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Virginia Walton Pilegard: Gone Much Too Soon

WISHON — Virginia Walton Pilegard of Wishon, California, passed away January 13, 2022, at the age of 79.  She was born on December 21, 1942, in Fresno, California, to Ralph and Helen Walton and was raised in foothills of Hildreth, California. While working in Jones Store at Beasore Meadows, she met the love of her life, Richard Pilegard, and they wed on August 30, 1963. They remained happily married for 58 years.

Virginia graduated with a Bachelor of Arts from California State University, Fresno and a Master of Arts in Education with an emphasis in Mathematics from Fresno Pacific University.

She was an elementary school teacher in Fresno and became a world-renowned award-winning author of mathematical adventure children’s picture books. She also penned Christian contemporary mystery/romance novels.

The most important part of Virginia’s life was her passion for Christ. Over the years, she was a strong leader at Immanuel Lutheran Church, Easton and Sierra Pines Church, Oakhurst. She was involved in a variety of ministries such as leading Bible studies, participating in prison education and ministry, mentoring Celebrate Recovery groups, and speaking at women’s faith conferences. Virginia also had a passion for quilting and loved being a part of Sierra Pines Church’s prayer quilt ministry group, Blessed Piecemakers. She lived out her faith inspiring those around her, even while in hospice.

She is survived by her husband Richard Pilegard, her brother Ralph Walton and his wife Nancy, her sons Neil Pilegard and wife Barbara, Timothy Pilegard and wife Debbie, William Pilegard and wife Melissa; along with many grandchildren, great-grandchildren, nieces, nephews, grand-nieces and grand-nephews, and dear friends.

Those are the facts.

But there was so much more to Virginia Walton Pilegard than “just the facts.” I was honored to know her from the beginning of her writing career when we both attended classes with well-known Fresno teacher Elnora King, somewhere back in the early 90s.

I was there the first night she attended, and she proudly read what would eventually become her first published children’s book, The Warlord’s Puzzle. In that first book every other word was an adjective, and it seemed every adjective was modified by an adverb. She was horrified when Elnora and students said that wouldn’t do. She flounced out of class, and none of us were sure she’d ever return. She did, but “flounced” became one of our favorite vocabulary words as we remembered that night and laughed about it over and over. She studied with Elnora for years, and she became a prolific and honored writer and possibly one of the most successful of Elnora’s students.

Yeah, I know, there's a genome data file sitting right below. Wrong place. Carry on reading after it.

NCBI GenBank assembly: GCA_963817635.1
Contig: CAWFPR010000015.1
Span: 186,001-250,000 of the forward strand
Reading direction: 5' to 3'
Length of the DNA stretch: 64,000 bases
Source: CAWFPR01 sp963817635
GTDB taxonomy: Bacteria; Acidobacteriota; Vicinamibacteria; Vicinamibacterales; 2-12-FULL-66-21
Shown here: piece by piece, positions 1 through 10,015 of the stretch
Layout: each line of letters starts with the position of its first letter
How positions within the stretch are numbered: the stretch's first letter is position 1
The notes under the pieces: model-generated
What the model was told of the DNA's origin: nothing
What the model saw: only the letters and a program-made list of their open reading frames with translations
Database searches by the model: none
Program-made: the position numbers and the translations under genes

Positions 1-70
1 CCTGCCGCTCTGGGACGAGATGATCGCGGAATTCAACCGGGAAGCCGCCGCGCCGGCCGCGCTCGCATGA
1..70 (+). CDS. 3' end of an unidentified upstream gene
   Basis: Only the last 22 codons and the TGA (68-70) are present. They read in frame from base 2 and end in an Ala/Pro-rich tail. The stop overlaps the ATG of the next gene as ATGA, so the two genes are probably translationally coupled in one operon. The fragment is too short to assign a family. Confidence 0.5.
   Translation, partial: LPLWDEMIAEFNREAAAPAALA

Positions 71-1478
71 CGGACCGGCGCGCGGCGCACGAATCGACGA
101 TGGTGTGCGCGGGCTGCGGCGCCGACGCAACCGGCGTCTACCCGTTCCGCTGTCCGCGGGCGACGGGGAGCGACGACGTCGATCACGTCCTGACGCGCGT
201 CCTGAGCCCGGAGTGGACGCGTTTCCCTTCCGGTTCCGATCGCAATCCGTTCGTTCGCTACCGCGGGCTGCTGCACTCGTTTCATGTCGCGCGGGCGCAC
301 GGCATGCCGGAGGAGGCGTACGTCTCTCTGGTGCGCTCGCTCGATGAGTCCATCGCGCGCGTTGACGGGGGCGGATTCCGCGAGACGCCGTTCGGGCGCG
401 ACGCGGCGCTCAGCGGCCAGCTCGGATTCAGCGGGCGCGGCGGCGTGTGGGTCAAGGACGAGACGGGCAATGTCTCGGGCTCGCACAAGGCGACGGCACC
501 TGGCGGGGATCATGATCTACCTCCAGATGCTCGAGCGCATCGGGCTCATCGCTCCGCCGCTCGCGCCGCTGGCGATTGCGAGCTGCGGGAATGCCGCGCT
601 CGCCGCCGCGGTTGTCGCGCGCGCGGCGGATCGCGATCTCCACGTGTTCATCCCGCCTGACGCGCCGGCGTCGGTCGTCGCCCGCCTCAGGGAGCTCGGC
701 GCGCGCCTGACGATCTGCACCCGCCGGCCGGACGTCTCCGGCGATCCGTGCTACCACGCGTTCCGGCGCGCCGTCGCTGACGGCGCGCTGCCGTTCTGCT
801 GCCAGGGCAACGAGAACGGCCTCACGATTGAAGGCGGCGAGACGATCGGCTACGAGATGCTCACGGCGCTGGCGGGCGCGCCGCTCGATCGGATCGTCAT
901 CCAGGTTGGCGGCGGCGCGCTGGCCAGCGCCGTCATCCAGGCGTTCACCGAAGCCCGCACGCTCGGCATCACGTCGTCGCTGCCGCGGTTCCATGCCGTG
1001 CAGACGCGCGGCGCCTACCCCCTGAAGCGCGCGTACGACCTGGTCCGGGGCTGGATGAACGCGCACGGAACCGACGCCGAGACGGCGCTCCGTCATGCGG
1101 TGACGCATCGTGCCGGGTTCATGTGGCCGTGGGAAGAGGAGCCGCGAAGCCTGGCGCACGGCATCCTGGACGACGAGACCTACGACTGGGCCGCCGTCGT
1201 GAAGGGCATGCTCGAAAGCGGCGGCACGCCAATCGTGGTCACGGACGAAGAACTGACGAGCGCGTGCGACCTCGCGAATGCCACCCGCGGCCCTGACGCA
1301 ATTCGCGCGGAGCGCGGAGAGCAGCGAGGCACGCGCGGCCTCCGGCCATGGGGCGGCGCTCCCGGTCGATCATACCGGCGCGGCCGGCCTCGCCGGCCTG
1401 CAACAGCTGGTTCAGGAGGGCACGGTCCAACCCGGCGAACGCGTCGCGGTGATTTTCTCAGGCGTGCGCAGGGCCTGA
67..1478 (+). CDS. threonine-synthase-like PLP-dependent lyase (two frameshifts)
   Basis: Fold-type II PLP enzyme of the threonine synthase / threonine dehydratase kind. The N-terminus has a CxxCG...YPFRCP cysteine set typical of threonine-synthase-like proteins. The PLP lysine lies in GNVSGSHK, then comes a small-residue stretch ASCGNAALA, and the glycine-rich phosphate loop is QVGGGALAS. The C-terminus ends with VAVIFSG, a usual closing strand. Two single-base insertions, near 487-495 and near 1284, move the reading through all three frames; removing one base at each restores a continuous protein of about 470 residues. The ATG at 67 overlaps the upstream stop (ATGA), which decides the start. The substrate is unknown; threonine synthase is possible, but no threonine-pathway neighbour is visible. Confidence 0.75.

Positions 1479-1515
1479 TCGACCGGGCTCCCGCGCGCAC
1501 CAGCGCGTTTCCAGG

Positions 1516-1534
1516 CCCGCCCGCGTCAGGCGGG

In 2015 she won the distinguished Latino Literacy award for Best Educational Children’s Picture Book– Bilingual, at the ILBA Awards Ceremony in San Francisco for Don Ratoncito Perez and the Apprentice Tooth Fairy.

We collaborated on some short stories (called “confession stories” back in the day) and published a few including our crowning achievement, “Yappy Hour,” published in Woman’s World. When author Sunny Marie Baker and I published our own first short story, I raced over to Virginia’s to celebrate — dancing up and down like kids in front of her mother, Helen Walton, who was always Virginia’s biggest supporter.

She blessed me with a glimpse back into her life on the ranch in Hildreth where she grew up at the foot of Crooks Mountain.

We celebrated victories and mourned passings; we shared pets and reminiscences. One of our most inglorious memories was a trip to Morro Bay, accompanied by Dick and Virginia’s then-dog Fox, a Shiba Inu loveable terror. Fox escaped from their room and led four of us on a merry chase all over town trying to track him down. He was finally located — sitting in a police car back at the motel where we stayed. The officer apprehended Fox, without our knowledge, as he tried to make his break. Fox was taken to doggie jail, and Dick and Virginia had to pay $65 to get him out of hock.

Over the last few years we saw each other rarely but kept in sporadic touch mainly through Facebook or the occasional visit when Dick and Virginia would stop by Visit Yosemite | Madera County. Yet I always knew she was just a phone call or a Facebook post away, always with that glorious smile that lit up her being.

She inspired everyone she met, she had a world of friends and a delightful family. Even if you didn’t share her brand of faith, you knew she was a woman who “walked her talk” with every step. Even in illness she never lost her laugh, and you wished you could be just like her “when you grew up.”

Virginia Pilegard was one, like Betty White, about whom you could say no matter her age, she left us much too soon. There are those who have a major impact on those around them. Virginia was one of them, for me and for many others.

The family asks that any remembrances be made to the Fresno Mission.

Graveside services to honor Virginia and celebrate her life will be held at the North Fork Cemetery on Monday, January 24, 2022, at 1 pm.

Photos are from Sierra News Online archives. Thanks to Jack Kirchert for sharing Virginia’s family’s obituary with me.

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